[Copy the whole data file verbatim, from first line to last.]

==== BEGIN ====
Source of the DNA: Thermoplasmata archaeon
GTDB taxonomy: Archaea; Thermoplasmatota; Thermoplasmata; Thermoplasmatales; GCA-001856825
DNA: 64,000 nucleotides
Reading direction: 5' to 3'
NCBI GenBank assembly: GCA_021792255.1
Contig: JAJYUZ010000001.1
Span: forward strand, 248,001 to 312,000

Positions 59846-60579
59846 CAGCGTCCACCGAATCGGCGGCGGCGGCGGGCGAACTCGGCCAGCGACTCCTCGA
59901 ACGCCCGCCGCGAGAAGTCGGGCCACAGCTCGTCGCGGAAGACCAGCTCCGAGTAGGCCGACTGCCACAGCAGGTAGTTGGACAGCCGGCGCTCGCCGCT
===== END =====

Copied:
Source of the DNA: Thermoplasmata archaeon
GTDB taxonomy: Archaea; Thermoplasmatota; Thermoplasmata; Thermoplasmatales; GCA-001856825
DNA: 64,000 nucleotides
Reading direction: 5' to 3'
NCBI GenBank assembly: GCA_021792255.1
Contig: JAJYUZ010000001.1
Span: forward strand, 248,001 to 312,000

Positions 59846-60579
59846 CAGCGTCCACCGAATCGGCGGCGGCGGCGGGCGAACTCGGCCAGCGACTCCTCGA
59901 ACGCCCGCCGCGAGAAGTCGGGCCACAGCTCGTCGCGGAAGACCAGCTCCGAGTAGGCCGACTGCCACAGCAGGTAGTTGGACAGCCGGCGCTCGCCGCT